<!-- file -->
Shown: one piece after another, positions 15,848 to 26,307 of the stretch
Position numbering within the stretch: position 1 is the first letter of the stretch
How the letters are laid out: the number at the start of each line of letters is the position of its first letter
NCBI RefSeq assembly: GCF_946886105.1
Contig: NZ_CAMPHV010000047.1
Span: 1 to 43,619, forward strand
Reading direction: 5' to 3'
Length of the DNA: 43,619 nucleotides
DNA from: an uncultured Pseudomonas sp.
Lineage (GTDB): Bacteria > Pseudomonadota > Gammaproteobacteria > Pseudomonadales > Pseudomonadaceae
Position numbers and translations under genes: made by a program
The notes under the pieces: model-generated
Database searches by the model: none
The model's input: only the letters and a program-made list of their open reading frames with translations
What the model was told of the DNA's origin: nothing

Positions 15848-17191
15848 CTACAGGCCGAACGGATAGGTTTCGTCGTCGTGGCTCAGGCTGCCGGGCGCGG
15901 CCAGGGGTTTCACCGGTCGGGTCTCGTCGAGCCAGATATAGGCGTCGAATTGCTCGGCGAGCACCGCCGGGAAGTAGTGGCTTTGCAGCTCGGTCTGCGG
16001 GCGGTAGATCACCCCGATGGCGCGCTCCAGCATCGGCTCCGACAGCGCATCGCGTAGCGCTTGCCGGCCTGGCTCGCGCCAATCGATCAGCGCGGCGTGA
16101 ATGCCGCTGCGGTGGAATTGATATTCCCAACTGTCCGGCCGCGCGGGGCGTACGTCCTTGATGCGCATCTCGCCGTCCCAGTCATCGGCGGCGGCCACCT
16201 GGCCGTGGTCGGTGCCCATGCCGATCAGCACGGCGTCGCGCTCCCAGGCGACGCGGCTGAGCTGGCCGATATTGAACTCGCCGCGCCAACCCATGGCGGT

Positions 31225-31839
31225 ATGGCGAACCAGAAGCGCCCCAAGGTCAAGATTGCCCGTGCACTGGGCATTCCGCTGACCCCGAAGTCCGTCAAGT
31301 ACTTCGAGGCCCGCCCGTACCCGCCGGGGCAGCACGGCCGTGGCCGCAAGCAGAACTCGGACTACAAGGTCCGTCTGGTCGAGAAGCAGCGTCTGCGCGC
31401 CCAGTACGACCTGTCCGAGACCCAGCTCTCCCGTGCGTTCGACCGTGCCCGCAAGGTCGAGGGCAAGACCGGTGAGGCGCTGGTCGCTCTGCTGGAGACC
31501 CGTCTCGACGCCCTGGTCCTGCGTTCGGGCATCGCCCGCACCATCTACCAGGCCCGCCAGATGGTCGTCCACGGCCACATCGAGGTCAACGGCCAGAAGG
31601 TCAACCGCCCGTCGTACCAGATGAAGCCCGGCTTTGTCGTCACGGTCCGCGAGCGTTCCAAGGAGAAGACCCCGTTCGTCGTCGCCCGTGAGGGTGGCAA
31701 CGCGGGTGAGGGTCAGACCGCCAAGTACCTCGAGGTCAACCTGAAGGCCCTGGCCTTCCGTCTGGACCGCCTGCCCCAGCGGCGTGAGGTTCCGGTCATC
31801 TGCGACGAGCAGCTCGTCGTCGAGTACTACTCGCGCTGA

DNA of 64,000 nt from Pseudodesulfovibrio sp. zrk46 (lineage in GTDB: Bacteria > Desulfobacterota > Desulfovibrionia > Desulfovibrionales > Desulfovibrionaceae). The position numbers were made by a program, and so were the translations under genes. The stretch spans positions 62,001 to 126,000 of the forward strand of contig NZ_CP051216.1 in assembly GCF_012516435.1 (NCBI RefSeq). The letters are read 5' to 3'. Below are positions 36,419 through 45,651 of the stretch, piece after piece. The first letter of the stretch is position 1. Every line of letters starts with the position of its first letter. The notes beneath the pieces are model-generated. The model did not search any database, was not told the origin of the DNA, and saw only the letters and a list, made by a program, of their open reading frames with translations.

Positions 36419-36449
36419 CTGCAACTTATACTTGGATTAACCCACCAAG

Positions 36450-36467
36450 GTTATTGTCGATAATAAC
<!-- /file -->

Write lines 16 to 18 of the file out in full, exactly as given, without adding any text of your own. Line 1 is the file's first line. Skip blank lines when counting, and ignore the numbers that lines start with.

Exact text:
Positions 15848-17191
15848 CTACAGGCCGAACGGATAGGTTTCGTCGTCGTGGCTCAGGCTGCCGGGCGCGG
15901 CCAGGGGTTTCACCGGTCGGGTCTCGTCGAGCCAGATATAGGCGTCGAATTGCTCGGCGAGCACCGCCGGGAAGTAGTGGCTTTGCAGCTCGGTCTGCGG